The Survey, Recruitment, and Biospecimen Collection Shared Resource (SRBSR) provides an integrated suite of comprehensive services for planning and implementing research projects.* The SRBSR facilitates implementation of studies through provision of an integrated suite of services spanning the continuum of research, starting with early planning and design through the production of final datasets for analysis. This suite of services includes survey design and administration, screening for eligibility, subject recruitment in cancer and non-cancer clinics located in Medstar Georgetown University Hospital and Medstar Washington Hospital Center, database programming to facilitate participant tracking, biospecimen collection, data entry, medical record abstraction, and merging datasets containing diverse data sources. In addition, the SRBSR created and continues to update and maintain a centralized cancer patient registry of more than 3,000 registrants enrolled to facilitate and coordinate recruitment and reduce duplication of effort. The patient registry obtains consent to re-contact patients for future studies, acquires biospecimens, and administers a core patient survey. The SRBSR’s goals are to optimize efficiency in the design and execution of studies, facilitate best practices, and enhance collaborative, transdisciplinary observational and interventional studies.
*Note: The SRBSR does not recruit subjects for treatment clinical trials. Administrative, nursing, recruitment, and data management support for these clinical trials are provided by the Clinical Research Management Office.
To ensure synergy with other shared resources, the SRBSR, which collects biospecimens, works closely with the Histopathology & Tissue Shared Resource (HTSR) and the Tissue Culture and Biobanking Shared Resource (TCBSR) that process and store the biospecimens. This provides investigators with access to patients and data that can be linked to blood samples as well as tumor and non-tumor tissue.
The SRBSR also encompasses the Familial Cancer Registry (FCR), which is an integrated and comprehensive resource of individuals at high genetic risk for cancer and includes detailed demographic data, family history information, medical history, cancer risk factors, tissue from surgeries (benign and malignant), tissue micro-array, and biospecimen, all of which can be linked securely and confidentially to results of genetic testing.
Summary of SRBSR Available Services
- Advising on survey measures and implementation of surveys in electronic or paper formats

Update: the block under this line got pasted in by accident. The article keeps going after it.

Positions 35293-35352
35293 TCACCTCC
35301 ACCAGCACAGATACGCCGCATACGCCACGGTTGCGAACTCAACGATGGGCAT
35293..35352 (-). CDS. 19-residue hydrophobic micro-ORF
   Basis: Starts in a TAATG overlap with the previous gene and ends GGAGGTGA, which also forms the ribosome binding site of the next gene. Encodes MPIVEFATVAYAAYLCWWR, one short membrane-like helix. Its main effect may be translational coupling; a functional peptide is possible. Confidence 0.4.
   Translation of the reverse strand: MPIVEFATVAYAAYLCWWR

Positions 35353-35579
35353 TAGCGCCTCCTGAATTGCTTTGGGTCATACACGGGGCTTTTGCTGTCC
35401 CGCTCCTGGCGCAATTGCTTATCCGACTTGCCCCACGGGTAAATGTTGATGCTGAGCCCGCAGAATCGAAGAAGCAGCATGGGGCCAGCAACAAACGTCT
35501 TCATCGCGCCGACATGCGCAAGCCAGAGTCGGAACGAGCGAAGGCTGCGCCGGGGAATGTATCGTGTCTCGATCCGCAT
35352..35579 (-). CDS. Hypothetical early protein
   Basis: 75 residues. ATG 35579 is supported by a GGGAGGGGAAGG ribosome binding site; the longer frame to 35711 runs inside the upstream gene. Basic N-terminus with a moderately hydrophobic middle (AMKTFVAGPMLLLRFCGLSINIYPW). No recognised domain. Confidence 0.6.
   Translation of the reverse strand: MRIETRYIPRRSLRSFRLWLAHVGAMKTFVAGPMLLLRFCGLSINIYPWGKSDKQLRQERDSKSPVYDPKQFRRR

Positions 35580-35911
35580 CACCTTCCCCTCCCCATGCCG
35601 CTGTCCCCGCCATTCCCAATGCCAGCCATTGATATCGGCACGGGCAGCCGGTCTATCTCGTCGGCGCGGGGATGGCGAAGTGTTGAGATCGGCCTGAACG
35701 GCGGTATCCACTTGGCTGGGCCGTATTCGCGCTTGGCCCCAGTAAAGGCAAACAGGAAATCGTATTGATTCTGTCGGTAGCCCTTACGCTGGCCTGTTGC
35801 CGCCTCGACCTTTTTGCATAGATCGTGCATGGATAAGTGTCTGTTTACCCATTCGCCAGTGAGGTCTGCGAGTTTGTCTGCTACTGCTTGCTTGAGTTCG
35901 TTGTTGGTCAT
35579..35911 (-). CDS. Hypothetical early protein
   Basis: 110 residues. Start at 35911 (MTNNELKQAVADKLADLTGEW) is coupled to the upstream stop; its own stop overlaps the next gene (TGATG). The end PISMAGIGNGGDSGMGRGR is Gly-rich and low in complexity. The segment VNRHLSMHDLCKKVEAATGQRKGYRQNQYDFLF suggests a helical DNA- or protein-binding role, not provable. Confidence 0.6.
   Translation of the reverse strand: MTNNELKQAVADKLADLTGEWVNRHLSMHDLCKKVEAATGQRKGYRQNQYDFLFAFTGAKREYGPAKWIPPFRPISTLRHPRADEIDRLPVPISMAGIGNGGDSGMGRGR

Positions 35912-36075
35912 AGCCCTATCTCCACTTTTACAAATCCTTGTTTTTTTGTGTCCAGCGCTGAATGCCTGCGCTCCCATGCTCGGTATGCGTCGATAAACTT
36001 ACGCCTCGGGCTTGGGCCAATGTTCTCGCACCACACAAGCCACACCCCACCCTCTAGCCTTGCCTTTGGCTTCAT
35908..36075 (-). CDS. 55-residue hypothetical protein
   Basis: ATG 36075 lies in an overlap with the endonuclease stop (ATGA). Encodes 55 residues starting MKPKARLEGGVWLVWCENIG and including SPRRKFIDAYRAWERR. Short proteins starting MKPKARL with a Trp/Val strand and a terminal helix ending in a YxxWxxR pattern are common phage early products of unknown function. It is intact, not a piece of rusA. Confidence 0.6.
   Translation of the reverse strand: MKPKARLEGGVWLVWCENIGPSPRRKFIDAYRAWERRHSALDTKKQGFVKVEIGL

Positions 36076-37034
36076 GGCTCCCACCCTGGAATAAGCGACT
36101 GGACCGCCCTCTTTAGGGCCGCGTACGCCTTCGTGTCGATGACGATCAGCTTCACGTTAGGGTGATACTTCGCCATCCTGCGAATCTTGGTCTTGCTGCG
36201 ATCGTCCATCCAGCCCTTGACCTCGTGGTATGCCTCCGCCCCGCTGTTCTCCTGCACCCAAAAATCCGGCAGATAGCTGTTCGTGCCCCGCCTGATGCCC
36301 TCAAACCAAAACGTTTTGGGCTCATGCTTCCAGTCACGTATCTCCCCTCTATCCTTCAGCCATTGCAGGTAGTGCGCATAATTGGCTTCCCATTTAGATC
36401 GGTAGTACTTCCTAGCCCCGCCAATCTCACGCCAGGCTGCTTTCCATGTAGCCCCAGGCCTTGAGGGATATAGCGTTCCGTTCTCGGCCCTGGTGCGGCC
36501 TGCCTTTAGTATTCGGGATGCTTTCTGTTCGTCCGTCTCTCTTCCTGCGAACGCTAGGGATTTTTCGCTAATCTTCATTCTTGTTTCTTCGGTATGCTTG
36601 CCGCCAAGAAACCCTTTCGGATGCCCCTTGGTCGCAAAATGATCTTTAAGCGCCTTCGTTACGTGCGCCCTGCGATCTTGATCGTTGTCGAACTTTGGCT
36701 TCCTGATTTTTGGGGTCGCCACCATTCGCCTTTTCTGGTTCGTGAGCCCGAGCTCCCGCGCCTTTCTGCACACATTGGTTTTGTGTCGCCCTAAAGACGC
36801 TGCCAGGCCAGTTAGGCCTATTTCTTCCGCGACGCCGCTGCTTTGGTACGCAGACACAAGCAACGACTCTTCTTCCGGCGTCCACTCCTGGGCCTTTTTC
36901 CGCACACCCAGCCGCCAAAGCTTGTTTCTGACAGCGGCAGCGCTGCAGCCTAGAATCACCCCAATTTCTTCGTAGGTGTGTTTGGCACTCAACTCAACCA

- Advising on IRB applications and protocol development
- Database programming and management for subject tracking
- Subject screening for eligibility
- Subject consenting and recruitment
- Biospecimen collection and distribution
- Conducting subject interviews
- Access to subjects and biospecimens from subjects already recruited into registry protocol (GMR2)
- Data entry
- Medical Record abstraction
- Data Cleaning, Merging, Editing, Checking
- Preparation of final datasets for analysis
- Clinical Trials Reporting Program (CTRP) Support
For more details about the services provided including text that can be adapted for use in project proposals and IRB protocols available go here.
To request services and view fees, please complete request forms (here) and submit to Colleen McGuire and Tania Lobo. For more SRBSR information or questions, please contact Colleen McGuire or (202) 687-2219 or Tania Lobo (202)-687-6858.
We provide lectures to TBIO 546, the Resources for Cancer Research survey course provided to all Tumor Biology Students. If you need a lecture for your course, or a one-time lecture for your research group or lab, please contact Colleen McGuire at 202-687-2219.
Tutorial and Best Practices for Survey Design, Protocol Development, and Consent/Recruitment Procedures
The shared resource co-Managers and co-Directors can meet with investigators to review best practices for survey design and implementation, protocol development, consent and subject recruitment, institutional review board (IRB) requirements, standard of care in handling genetic testing results, as well as ethical concerns regarding human subjects research.
In all publications that include data derived or methods used from The Survey, Recruitment, and Biospecimen Collection Shared Resource, please acknowledge our resource. The The Survey, Recruitment, and Biospecimen Collection Shared Resource is partially supported by NIH/NCI grant P30 CA051008.